With 10 years of legal interest, Gonzales’ $51,200 bill rises to $84,000

A court ruling in a 10-year-old lawsuit brought against Gonzales by a construction company added a decade’s worth of legal interest to the $51,200 the city owed, ballooning the bill to $84,000.

The city paid the judgment last week after the March 11 ruling by the 1st Circuit Court of Appeal in Baton Rouge.

In 2004, the city, under the administration of then-Mayor Johnny Berthelot , awarded Quality Design and Construction of Sorrento the bid, at approximately $407,000, to build the water spray playground and parking area at Jambalaya Park.

Differences later arose between the city and the construction company over whether the work on the playground had been completed.

In the summer 2004, QDC sued Gonzales for the balance of more than $50,000 on the playground work, a move that set off 10 years of legal maneuvering.

The decision this month by the 1st Circuit came after both parties appealed a Jan. 3, 2013, decision by the 23rd Judicial District Court in Ascension Parish, ordering the city to pay the $51,200 balance.

The city appealed that judgment, asserting, in part, that the funds budgeted for the project were thoroughly exhausted through payments to Quality Design as well as payments to subsequent contractors and suppliers hired to correct or complete QDC’s work.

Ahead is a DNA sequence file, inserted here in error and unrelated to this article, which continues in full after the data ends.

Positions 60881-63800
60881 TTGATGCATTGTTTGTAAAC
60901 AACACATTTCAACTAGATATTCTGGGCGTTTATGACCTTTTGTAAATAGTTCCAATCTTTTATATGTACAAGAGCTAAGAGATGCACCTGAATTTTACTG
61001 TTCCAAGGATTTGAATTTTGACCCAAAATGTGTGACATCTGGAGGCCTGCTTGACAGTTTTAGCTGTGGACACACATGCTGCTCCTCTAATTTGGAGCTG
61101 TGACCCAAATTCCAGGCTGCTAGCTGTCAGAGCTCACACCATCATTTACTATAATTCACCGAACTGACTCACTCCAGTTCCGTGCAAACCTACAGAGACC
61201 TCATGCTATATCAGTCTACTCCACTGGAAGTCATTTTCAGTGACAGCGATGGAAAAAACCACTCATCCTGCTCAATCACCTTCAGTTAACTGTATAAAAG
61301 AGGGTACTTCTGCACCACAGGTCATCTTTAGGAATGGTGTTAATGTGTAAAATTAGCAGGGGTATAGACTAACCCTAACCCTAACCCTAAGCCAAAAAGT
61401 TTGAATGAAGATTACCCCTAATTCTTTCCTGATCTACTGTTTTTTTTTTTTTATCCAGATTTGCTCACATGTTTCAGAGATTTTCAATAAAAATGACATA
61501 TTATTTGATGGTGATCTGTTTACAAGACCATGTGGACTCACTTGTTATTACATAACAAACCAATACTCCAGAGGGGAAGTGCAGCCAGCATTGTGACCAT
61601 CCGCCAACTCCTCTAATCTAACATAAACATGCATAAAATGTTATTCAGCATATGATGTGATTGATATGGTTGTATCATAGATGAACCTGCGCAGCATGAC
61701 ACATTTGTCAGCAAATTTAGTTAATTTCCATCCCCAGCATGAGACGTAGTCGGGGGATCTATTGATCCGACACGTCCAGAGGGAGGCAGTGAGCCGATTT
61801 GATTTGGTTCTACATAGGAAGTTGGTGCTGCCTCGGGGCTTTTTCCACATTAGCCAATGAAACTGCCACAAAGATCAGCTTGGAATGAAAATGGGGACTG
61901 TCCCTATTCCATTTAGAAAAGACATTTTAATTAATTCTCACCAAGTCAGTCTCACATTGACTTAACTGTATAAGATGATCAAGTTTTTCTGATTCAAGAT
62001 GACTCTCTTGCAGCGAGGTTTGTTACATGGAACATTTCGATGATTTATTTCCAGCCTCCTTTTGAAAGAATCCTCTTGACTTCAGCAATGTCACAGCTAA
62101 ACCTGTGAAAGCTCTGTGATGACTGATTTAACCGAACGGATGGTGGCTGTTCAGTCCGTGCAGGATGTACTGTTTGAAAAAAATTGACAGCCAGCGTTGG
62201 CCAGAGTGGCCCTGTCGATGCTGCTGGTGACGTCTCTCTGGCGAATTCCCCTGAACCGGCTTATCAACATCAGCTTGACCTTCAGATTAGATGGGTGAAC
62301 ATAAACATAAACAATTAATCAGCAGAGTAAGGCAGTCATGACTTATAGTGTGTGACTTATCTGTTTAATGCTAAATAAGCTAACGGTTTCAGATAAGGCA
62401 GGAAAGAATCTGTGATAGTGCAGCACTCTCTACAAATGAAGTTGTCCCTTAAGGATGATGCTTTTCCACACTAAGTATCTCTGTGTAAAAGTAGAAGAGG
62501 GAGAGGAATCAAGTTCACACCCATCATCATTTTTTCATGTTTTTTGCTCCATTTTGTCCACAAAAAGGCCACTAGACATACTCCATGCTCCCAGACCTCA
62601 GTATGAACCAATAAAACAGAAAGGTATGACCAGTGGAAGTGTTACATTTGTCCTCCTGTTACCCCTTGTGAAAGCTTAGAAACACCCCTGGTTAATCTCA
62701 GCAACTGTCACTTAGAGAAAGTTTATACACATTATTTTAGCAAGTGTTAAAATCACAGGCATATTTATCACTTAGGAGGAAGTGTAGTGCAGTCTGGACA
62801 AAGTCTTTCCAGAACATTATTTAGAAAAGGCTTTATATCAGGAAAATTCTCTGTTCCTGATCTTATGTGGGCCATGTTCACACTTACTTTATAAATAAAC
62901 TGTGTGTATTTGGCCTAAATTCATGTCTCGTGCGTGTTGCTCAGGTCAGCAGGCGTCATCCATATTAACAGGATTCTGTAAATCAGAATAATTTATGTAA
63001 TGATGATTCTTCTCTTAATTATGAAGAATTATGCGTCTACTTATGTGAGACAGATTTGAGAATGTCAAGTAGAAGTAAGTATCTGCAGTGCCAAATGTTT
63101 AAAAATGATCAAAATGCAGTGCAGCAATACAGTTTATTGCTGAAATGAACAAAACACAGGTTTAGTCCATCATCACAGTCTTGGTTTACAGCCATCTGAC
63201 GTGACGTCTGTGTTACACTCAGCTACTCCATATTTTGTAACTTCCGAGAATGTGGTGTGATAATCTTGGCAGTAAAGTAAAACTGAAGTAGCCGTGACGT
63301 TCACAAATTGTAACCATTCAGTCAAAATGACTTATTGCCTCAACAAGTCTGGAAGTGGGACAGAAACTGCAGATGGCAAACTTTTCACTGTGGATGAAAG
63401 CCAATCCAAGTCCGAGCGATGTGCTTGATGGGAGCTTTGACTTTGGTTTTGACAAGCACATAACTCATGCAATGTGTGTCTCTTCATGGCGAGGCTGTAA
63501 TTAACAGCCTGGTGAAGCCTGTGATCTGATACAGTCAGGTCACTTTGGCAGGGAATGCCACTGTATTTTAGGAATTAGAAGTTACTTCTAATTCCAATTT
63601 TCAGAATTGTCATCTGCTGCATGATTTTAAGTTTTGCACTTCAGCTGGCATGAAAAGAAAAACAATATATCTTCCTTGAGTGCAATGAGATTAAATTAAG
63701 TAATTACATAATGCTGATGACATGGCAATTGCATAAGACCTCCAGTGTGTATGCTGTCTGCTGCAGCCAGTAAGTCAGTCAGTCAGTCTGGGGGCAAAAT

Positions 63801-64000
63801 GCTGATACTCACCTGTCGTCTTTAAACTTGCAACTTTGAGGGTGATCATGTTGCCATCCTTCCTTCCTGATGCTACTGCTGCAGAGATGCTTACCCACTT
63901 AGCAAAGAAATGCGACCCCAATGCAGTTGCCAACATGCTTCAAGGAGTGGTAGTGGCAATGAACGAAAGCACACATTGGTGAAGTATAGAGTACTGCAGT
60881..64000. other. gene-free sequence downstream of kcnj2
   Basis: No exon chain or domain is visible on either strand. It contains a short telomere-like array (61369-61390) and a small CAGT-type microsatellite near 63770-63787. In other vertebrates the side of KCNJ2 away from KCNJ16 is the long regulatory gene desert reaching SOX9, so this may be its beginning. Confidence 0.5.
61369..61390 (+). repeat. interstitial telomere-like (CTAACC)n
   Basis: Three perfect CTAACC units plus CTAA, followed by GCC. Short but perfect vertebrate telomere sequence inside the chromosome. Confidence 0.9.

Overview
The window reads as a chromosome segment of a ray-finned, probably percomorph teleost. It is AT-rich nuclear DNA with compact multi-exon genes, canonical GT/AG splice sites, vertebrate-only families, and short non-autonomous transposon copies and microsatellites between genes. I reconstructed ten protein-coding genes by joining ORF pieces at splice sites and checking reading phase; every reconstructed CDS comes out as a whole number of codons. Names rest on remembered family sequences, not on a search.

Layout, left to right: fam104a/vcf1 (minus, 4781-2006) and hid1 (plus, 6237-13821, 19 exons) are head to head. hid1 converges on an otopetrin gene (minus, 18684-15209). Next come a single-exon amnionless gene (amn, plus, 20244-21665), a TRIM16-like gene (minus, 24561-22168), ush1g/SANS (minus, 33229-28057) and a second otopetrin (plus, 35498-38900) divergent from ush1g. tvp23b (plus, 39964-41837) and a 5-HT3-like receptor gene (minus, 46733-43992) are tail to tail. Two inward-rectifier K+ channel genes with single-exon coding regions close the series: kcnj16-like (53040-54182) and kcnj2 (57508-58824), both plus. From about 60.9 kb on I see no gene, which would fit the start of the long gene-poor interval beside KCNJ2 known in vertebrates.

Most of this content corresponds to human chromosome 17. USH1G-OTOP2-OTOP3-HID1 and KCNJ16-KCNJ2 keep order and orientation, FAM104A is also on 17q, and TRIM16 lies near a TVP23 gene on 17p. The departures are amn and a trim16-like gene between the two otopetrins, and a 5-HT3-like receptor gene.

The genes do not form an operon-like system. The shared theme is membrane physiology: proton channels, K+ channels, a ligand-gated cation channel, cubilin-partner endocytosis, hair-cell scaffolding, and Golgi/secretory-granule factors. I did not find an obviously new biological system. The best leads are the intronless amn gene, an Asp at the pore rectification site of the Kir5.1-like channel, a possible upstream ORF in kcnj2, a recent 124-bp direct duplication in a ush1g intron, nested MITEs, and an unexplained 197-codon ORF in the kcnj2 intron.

Quality Design appealed the same judgment for a different reason: It hadn’t included an order compelling the city to pay interest on the amount owed.

The 1st Circuit Court ruled in favor of the construction company, ordering the city to pay the contract balance of $51,200 plus interest from July 30, 2004.

Thus the approximately $84,000 judgment the city paid last week.

Mayor Barney Arceneaux, who took office in 2009, said that early in his term as mayor, the city tried unsuccessfully to reach a settlement with QDC.

City Attorney Ryland Percy said the city still has outstanding claims against QDC for reimbursement of warranty claims for corrective work done on the spray playground.

“Whether the city decides to pursue it is a decision for another day,” Percy said.

Scott Frazier, an attorney for QDC, said the ruling by the 1st Circuit is “good for the construction industry as a whole.”